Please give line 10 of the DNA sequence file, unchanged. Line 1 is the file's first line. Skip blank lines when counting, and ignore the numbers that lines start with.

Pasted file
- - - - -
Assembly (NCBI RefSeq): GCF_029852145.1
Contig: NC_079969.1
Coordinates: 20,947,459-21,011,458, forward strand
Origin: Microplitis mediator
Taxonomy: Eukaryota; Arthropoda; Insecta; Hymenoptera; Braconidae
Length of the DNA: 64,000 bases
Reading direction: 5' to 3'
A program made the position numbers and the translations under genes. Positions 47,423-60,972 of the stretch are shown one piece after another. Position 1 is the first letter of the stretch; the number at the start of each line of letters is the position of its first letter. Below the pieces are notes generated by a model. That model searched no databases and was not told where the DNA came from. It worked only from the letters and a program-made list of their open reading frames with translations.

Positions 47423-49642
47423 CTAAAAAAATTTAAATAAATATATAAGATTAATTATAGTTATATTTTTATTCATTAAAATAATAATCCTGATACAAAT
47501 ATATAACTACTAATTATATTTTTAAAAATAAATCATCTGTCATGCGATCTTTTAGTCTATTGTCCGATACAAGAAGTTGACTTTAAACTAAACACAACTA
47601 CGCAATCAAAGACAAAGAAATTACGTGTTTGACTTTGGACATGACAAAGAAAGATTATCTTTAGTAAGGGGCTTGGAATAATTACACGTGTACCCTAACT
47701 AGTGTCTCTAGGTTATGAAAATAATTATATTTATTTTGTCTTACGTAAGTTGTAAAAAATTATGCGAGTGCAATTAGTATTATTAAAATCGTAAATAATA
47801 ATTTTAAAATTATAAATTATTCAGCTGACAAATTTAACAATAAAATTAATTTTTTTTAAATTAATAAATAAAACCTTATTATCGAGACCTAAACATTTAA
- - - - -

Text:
47423 CTAAAAAAATTTAAATAAATATATAAGATTAATTATAGTTATATTTTTATTCATTAAAATAATAATCCTGATACAAAT